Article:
Six Things I Learned When Creating My Own Online Portfolio

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The job and internship hunt is aggressive. It’s competitive and stressful and college students everywhere are trying to strategically set themselves apart from the pile of resumes.

In my case, I have one semester left until graduation. My two minors are completed, I have one class left in my major and my course load for spring is light with the sole focus on setting up a job for post-graduation. It’s exhilarating and it’s absolutely terrifying.

I took a page from my interior and graphic design friends and considered employing an online portfolio. That would be the ace up my sleeve for my resume — a website that hosts all sample work from writing to content created. I plugged in my laptop, made PDFs of published work and prepared for the task. Here are a few things I learned along the way.

I’m not the only one recognizing the value of online portfolios and it’s not a new idea.

It was important for me to realize early on that I was not the only person creating a portfolio for my work. Journalism, photojournalism, interior and graphic design majors, they were all encouraged to have one. Plus, there were so many articles online about how everyone should utilize an online portfolio. *Cue internal groan*

As someone trying to get into PR, I leaned on my education. We look at a new project and we ask: how is this different, innovative or unique? Is it true to the brand? Are we creating the brand? So that’s the perspective I took on this endeavor that I hoped would set me apart from the other graduating seniors doing the exact same thing as me. It’s kind of ironic: I needed to set myself apart for jobs, which led to me needing to set myself apart with the way I chose to do that.

There are plenty of free websites that specialize in portfolios.

I researched this just like I do before any project with my good friend Google. So many websites and blog sites are available to personalize your own portfolio. I decided to use Weebly, which is super easy and requires no coding ability. Other websites include Squarespace (free trial,) Portfoliobox, Adobe Portfolio (included in Creative Cloud subscription,) Crevado and Pressfolios (free for basic version, targets journalists.)

 You will have to pay for a more professional domain name.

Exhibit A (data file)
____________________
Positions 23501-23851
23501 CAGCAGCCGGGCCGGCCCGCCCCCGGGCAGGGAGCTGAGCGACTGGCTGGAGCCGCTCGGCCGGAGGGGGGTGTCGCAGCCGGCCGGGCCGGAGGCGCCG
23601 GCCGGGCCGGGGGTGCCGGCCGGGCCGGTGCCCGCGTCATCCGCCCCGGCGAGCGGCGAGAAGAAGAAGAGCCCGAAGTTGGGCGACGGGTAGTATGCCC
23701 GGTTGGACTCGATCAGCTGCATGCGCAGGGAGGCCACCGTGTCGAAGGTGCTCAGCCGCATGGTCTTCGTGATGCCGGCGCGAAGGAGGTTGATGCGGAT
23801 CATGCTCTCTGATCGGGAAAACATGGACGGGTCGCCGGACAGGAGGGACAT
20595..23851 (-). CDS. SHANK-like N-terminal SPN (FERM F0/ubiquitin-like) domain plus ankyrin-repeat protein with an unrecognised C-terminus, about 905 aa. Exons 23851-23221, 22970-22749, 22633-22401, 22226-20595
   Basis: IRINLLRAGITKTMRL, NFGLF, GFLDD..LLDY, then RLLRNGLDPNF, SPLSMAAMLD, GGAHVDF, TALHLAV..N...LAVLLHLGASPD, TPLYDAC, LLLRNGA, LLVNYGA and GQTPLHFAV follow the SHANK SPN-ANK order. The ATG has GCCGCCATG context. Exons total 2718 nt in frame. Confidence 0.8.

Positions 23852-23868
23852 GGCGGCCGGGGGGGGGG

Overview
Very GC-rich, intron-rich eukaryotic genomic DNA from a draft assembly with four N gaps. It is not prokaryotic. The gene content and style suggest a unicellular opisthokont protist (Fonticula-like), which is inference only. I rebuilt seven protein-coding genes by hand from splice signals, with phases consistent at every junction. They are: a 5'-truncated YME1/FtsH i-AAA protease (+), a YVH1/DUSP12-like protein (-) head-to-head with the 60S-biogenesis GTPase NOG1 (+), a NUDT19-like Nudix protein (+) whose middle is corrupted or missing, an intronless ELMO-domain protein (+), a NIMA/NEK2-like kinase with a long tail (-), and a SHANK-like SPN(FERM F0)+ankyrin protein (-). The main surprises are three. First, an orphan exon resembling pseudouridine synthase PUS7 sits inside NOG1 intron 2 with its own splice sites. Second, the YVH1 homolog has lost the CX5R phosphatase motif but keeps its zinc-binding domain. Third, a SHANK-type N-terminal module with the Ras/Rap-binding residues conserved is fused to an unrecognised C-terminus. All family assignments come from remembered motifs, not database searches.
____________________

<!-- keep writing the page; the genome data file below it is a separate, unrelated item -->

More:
The address to your website, if you have the basic version, will usually include the website in the URL. If you don’t want this, you will have to pay for it. That’s when websites cost. A positive characteristic of these websites is the ability to edit your domain even after publication. If desired, you can always upgrade.

 There’s a fine line to walk to maintain professionalism but utilize creativity.

I love color; I love flowers, bold brush strokes and graffiti walls. As a public relations major, I know I have more creative freedom than someone who is strictly business. However, I might say I have less than someone in graphic design. As I selected stock images, I had to ask myself questions:

  • How do I want to brand myself?
  • Is it professional enough?
  • But does it reflect my creativity and personality?
  • What else do I want my employer to know about me?

More pages and text means more to proofread.

No one wants to be the candidate who includes “detail-oriented” in their skills but includes typos throughout their portfolio. Reread your text over and over and then do it again. Then find someone else (or 2-3) to read it. Be aware of commonly misspelled words and make sure you aren’t one of those people falling through the cracks.

 I’m not done.

The best professionals are ones that continually innovate. I’ll need to update, edit and improve my website somewhat regularly. Right now, mine is still pretty basic. I like the quote by William Pollard that reads, “Learning and innovation go hand in hand. The arrogance of success is to think that what you did yesterday will be sufficient for tomorrow.”

Ultimately, I do not fool myself into thinking I have the best online portfolio or that I am the first to do it. However, I acknowledge and appreciate the ambition in myself to attempt to stand out, improve and market myself as best as I know how to. I can only hope that it’s enough to get my foot in the door after graduation, maybe even before if I’m lucky.

I wish you all the best.

Laryn Hilderbrandt is a senior at Western Kentucky University majoring in public relations with minors in marketing and journalism writing. She loves new opportunities, new challenges and new perspectives. In her free time, she can be found watching movies or reading an ebook. Follow her on Twitter @Laryn_Hildy or connect on LinkedIn.

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